28 September 2016
Big Pharma lobbying in TTIP: Bad news for patients
by Corporate Europe Observatory
Big Pharma is everything but shy when it comes to lobbying EU policy-makers. The European Federation of Pharmaceutical Industries and Associations (EFPIA), for example, along with its US counterpart PhRMA (Pharmaceutical Research and Manufacturers of America) takes a particular interest in the Transatlantic Trade and Investment Partnership (TTIP), a trade deal being negotiated between the US and the EU. In 2015, the two of them spent a total of more than €5.5 million on lobbying in the EU, to represent the interests of an illustrious circle of multinationals, including Pfizer, Bayer, Novartis, and Roche.
But what exactly are these groups lobbying for in TTIP? For a start, they intend to meddle in the regulatory process in order to influence which laws are passed or even presented to elected members of parliaments. This is why Big Pharma is pushing for a ‘Regulatory cooperation’ provision enshrined in the treaty. This mechanism is intended to ‘harmonize’, ‘align’ or ‘mutualize’ existing and future regulation on both sides of the Atlantic. What might sound harmless actually poses a great risk to European and US standards on public health and consumer protection. Big Pharma will be part of the envisaged ‘Working group for the regulatory cooperation on medicinal products’, thus having extensive rights to influence regulatory projects, even before any formal legal proposals have been made to democratically elected representatives. And, given that the agreement aims at removing barriers to trade and increase trade volume between the parties, it is very doubtful that the outcome of this ‘regulatory cooperation’ will lead to higher standards and levels of protection, especially if they dare to affect Big Pharma’s expected profits. It seems far more likely that in the process of ‘harmonization’ the lowest common denominator standards will be agreed on.
Don’t make the mistake of thinking that these mandatory consultations will be restricted to minor issues – they will concern very sensitive areas like production standards for drugs and medicine (e.g. frequency of inspections), the rigorousness and reliability of clinical studies, or Intellectual property rights (IPR). In this last area Big Pharma is willing TTIP negotiators to implement a strong protection regime. In other words: longer monopoly periods, higher medicine prices and more ‘new’ medication with little therapeutic value. What sound like EFPIA and PhRMA’s dream come true could have devastating effects for public health systems and patients’ well-being.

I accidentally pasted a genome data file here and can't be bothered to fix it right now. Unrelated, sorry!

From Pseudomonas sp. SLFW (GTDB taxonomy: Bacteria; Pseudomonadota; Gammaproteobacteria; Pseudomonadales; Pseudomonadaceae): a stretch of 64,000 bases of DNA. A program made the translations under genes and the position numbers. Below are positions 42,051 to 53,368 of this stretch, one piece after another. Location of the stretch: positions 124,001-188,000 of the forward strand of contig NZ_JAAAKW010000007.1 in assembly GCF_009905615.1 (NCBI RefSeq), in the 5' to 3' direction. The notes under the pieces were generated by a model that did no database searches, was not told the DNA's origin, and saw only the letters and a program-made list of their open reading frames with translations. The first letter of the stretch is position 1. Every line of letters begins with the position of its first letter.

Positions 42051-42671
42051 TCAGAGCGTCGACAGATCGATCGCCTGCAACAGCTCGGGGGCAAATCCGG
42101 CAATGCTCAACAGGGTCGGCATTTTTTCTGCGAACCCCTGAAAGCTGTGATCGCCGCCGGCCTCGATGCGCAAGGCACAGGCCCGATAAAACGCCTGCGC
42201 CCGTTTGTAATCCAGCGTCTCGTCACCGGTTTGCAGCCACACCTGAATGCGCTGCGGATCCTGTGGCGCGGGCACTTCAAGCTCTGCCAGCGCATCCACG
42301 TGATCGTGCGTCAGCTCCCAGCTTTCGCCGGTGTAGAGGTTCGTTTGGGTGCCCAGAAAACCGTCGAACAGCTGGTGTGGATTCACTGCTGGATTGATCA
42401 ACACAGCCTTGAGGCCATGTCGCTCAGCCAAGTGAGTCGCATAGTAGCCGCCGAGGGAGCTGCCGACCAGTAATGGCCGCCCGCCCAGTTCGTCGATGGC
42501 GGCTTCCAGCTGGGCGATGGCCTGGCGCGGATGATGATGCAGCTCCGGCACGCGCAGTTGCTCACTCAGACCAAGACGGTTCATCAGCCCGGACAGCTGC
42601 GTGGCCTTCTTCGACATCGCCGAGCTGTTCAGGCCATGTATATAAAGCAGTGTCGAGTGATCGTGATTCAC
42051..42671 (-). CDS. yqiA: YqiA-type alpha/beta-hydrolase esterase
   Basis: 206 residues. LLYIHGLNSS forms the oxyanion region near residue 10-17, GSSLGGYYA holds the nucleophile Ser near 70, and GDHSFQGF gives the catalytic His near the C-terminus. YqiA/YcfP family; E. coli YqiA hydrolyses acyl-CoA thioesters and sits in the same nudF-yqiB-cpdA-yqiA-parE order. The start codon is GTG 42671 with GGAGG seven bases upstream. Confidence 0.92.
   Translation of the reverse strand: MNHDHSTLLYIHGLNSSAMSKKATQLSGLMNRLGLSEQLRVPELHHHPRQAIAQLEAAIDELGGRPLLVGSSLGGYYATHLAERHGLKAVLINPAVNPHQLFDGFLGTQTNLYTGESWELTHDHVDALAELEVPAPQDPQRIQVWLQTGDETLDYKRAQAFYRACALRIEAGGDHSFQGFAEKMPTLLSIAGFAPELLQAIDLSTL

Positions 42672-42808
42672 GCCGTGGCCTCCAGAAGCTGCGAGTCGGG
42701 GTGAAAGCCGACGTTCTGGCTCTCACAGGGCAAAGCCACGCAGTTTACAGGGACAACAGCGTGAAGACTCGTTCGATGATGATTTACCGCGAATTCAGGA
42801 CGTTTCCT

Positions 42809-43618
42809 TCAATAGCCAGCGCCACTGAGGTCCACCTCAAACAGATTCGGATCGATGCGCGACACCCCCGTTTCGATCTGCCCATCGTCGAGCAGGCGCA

But that is not the end of EFPIA’s and PhRMA’s wish list. Another big point on their TTIP agenda concerns clinical trial data. Clinical trials are crucial in the development of new and reliable treatments, but at the same time very time-consuming and they require a lot of resources – resources that the public domain often cannot provide for. Therefore, medical researchers for the most part have to rely on the pharmaceutical industry for funding. These companies are, of course, working for profit and can pressure researchers to bring on quick – and preferably positive – results, allowing for a swift market launch. This practice is highly problematic as biased or otherwise distorted reports on those data can cause severe harm to human health. Access to the data in order to be able to scrutinize it is therefore important. With TTIP, Big Pharma could be able to restrict public access to clinical trial data by arguing that it should be considered ‘commercially confidential information’. Ultimately, in conjunction with the ‘Investor protection dispute settlement’ (ISDS), this could enable companies to sue governments for granting public access to clinical trial data. ISDS is a mechanism in international investment treaty that grants foreign investors special privileges to sue governments for regulations influencing their existing or even future profits. While multinationals have made a fortune by using this provision, consumers and states can only dream about similar rights to sue investors or companies for harm done to the environment or human beings.
Those are just some of the reasons that EFPIA and PhRMA have been nominated for the Democracy for Sale awards. These awards ‘honour’ the most successful lobby groups that have been involved in the backdoor concoction of TTIP, both in Washington and in Brussels. Because the agreement serves first and foremost the interests of big business and multinationals and – given that it would be binding under international law – it will irrevocably cement liberalization of trade and profit maximization at the expense of the public interest, democratic decision-making, and a just and sustainable economy.
The Democracy for Sale awards are organized by: Corporate Europe Observatory (CEO), Friends of the Earth Europe (FoEE), LobbyControl and WeMove.EU
For the full report on Big Pharma and more information on the other nominees, visit https://www.democracyforsale.eu/